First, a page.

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One visit to a Kent asylum seeker centre turned a refugee’s life around

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Original article from Kent Live

A refugee who was taken to a Kent asylum seeker centre after arriving in the UK alone is set to open a restaurant in London.

Sohail Ahmad was just 12 when he arrived in Ashford on a lorry which had travelled from Afghanistan.

He was taken by county council social services teams to the Swattenden Centre in Cranbrook, a venue used to house young asylum seekers up until 2012.

Now aged 32, he's prepared open an egg-based restaurant – Eggoland – in central London this summer.


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He told KentLive: “Kent was my first home when I came to the UK, the first step I took on UK soil was in Ashford.

“Kent social services played an incredible part in my life in terms of settling me into the country and integrating me into the system.”

Sohail described his time at the Swattenden Centre as a crucial period in his life.

He added: “They had incredible programmes and routines for kids like books and libraries, and people who came to educate the kids, teaching them English, and integrating them into society.”

He looks back fondly on his memories of his time in Cranbrook, particularly the day trips to Brighton, Gillingham and Maidstone, where he was given swimming lessons.

Sohail speaks highly of his social worker Gill Martin and the resident translator who the young boys called Uncle Harshim.

In 2008, after leaving the Swattenden Centre and moving to London, Sohail began his career as an amateur boxer.

It started as a way of protecting himself when he was bullied at school but in 2015 he turned professional, dominating the ring and winning all of his fights bar one so far.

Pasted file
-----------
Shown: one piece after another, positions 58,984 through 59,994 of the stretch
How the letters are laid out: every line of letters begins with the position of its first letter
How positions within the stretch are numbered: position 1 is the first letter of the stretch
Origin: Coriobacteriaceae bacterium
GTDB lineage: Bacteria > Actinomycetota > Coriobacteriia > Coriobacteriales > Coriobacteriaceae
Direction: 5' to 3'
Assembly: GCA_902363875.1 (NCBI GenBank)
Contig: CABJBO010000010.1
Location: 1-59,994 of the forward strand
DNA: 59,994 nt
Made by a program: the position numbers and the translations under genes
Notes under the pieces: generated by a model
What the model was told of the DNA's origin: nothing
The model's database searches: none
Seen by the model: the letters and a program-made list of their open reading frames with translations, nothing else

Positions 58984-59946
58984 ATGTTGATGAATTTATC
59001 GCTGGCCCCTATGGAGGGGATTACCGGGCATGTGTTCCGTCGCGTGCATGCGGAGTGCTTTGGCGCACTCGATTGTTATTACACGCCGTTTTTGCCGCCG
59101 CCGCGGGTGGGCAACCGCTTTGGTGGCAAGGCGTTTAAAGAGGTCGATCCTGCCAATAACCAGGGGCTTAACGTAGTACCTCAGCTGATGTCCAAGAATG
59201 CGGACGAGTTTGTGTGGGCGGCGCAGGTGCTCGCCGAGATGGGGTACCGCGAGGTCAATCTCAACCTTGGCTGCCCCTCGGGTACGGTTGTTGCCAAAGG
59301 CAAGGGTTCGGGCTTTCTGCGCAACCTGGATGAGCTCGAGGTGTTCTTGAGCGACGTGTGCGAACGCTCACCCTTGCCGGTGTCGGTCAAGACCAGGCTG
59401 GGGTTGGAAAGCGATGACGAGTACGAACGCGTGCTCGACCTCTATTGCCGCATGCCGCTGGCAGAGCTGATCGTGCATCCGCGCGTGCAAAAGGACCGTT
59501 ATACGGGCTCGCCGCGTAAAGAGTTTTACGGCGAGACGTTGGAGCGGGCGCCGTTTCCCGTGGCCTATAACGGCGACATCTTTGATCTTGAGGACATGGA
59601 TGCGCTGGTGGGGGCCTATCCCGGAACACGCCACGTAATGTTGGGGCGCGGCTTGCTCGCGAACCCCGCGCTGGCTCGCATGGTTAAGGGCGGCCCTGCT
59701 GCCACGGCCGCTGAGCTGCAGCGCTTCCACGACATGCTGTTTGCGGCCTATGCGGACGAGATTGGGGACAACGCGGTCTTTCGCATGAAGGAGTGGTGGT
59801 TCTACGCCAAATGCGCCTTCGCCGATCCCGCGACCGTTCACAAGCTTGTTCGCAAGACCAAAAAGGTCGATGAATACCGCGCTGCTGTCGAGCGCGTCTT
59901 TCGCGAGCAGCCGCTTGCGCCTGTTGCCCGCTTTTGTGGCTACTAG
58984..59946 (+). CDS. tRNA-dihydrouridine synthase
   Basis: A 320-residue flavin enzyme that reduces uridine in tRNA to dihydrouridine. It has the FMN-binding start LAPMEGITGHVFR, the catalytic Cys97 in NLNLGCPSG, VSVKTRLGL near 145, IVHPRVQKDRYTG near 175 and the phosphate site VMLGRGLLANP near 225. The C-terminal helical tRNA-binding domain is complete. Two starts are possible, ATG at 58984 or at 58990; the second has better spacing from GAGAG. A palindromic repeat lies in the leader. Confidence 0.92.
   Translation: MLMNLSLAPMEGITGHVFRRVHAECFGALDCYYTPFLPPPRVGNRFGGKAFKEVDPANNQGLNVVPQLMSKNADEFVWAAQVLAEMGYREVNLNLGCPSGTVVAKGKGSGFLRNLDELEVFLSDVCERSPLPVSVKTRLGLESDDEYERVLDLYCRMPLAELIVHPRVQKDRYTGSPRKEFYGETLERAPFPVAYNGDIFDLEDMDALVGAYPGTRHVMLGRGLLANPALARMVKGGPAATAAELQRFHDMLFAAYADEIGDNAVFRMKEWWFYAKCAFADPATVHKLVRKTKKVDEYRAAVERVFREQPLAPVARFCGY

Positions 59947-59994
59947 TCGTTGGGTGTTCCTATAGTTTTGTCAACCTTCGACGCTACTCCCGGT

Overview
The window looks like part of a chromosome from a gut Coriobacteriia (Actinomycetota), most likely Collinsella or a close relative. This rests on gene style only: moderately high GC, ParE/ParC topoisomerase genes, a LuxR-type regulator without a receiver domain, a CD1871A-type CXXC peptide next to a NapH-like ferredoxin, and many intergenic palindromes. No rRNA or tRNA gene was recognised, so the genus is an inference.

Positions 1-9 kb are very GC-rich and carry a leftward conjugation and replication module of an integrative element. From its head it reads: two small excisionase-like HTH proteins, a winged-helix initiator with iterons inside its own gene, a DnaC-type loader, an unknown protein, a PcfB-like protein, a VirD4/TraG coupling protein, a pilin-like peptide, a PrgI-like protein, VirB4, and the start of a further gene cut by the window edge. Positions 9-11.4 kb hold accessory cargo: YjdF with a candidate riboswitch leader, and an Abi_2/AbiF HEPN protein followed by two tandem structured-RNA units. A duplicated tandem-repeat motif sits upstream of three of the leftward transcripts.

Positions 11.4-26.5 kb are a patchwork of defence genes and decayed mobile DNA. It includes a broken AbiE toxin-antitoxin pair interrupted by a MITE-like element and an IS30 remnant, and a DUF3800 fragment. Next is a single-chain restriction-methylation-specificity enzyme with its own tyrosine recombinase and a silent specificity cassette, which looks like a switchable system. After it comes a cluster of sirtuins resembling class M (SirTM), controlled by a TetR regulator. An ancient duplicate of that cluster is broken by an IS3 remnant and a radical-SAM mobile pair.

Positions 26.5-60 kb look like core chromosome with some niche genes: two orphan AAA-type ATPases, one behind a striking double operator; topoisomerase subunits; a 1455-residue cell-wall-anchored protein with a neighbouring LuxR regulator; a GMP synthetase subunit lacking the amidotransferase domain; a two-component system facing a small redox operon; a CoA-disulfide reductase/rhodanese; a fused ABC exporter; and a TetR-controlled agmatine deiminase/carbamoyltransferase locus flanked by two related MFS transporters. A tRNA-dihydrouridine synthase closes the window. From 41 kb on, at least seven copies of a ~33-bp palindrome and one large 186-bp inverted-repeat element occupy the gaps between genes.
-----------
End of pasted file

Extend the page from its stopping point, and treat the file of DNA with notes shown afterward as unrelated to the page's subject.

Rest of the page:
But his latest venture is a pet-friendly, Halal restaurant in Fitzrovia.

His love of food arose whilst he was cleaning dishes in restaurants to earn some money shortly after he arrived in the UK, and the egg-based concept comes from his frustration at never being able to order eggs the way he likes them.

Eggoland will serve a variety of egg-based dishes from egg sandwiches through to vegan options and spicy alternatives, at a reasonable price.

Sohail said: “Coming from an under-privileged background you don’t have the money to be in a high-end restaurant.

“I wanted to make something tasty and trendy, but good value for money.

“Money is a big factor in everything.”

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He hopes success of the Fitzrovia branch will bring him international success in the future.

Alongside boxing and opening restaurants Sohail supports the homeless, visiting train stations near his home in West London to provide them with food.

He has also started a foundation in Afghanistan providing families in need with food rations and other necessities.

He said: “If anyone is reading this with the same background I have, I would love to come and share my story with them and inspire them, motivate them, or give them hope that if you work hard and stay disciplined you can achieve anything.”

Original Article